film review
trailer
film profile
]
, Thien An Pham (Vietnam/Singapore/France/Spain)

"Thien’s work evokes (or happily borrows from) recent East Asian greats like Bi Gan, as it follows protagonist Thien on epic-duration moped shots, and Hong Sang-soo, for a climactic sequence that tilts into fantasy wish fulfilment. Its command of technique risks an imbalance with the simple A-to-B progression of the story, imparting a hypnotic sense of drift, but evoking the analogy of a small knob of butter spread thinly on a large piece of toast." (David Katz)

(Read full review)

22 On the Adamant [+see also:
film review
trailer
interview: Nicolas Philibert
film profile
]
, Nicolas Philibert (France/Japan)

"Without ever masking the wandering and delirious thoughts these patients experience, the film paints a highly respectful and, at times, poignant portrait, which also makes us smile. Philibert’s is a supple and natural approach, both methodical and poetic, which demonstrates great human and cinematographic understanding and which smoothly and modestly establishes contact in an environment where you have to find the right keys to connect." (Fabien Lemercier)

(Read full review)
(Read interview with Nicolas Philibert)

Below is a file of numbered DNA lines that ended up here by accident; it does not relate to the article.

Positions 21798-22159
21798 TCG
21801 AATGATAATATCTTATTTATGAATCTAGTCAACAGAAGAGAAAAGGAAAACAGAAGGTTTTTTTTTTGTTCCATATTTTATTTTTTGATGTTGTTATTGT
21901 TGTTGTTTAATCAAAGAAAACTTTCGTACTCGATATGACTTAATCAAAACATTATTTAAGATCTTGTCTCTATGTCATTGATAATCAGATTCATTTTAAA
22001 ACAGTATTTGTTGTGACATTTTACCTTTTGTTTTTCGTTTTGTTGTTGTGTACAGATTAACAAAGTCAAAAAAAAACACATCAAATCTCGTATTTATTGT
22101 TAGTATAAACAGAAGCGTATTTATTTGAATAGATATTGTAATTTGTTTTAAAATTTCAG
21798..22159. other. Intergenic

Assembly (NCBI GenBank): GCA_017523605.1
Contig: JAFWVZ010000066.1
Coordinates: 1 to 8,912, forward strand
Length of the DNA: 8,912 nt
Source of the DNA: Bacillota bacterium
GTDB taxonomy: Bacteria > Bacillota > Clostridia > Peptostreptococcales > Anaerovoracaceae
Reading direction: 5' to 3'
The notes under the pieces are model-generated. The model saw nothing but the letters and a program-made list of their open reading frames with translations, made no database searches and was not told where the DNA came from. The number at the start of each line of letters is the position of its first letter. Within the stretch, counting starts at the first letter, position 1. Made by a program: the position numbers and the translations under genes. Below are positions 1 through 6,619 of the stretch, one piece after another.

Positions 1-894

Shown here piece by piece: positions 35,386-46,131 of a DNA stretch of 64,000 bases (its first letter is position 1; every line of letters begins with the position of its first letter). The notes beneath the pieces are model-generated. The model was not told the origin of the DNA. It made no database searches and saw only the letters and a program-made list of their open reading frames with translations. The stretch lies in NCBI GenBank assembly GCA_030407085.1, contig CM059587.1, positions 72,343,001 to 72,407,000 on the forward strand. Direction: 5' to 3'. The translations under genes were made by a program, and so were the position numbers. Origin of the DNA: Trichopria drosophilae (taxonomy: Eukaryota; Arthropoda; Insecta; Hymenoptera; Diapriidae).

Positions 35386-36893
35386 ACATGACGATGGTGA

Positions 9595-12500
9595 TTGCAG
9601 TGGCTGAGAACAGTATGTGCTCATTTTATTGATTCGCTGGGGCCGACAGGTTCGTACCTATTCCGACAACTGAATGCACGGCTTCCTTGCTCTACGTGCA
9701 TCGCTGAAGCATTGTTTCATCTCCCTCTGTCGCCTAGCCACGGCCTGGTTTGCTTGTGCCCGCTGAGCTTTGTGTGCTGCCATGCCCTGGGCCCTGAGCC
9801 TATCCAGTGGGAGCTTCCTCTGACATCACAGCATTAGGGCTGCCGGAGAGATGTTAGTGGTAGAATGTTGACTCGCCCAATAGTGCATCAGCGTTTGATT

21 1489 [+see also:
film review
film profile
]
, Shoghakat Vardanyan (Armenia)

"A shockingly raw and intimate film about the pain of uncertainty the director's family was going through after her brother disappeared in the third Artsakh (Nagorno-Karabakh) war. Produced with almost no budget, without taking part in any international development workshops or co-production markets, the film shot up to win the top prize at IDFA." (Vladan Petkovic)

19 Daaaaaali! [+see also:
film review
film profile
]
, Quentin Dupieux (France)

"As the film comes to an end, you are grateful for the madness. As with every one of Dupieux’s films, it has to be seen to be believed. Don’t try to explain the joke." (Marta Bałaga)

(Read full review)

= Music [+see also:
film review
trailer
film profile
]
, Angela Schanelec (Germany/France/Serbia)

"What this reviewer found most appealing about the movie was its meditation on fate. Unlike in the Sophocles version of the myth, here, a tragedy is not revealed to its key figure; he is a victim of malevolent forces and doesn’t understand why. In today’s culture, where control and influence – whether real or illusionary – are fetishised, Schanelec’s vision is refreshing, even though it is always clouded one way or another." (Ola Salwa)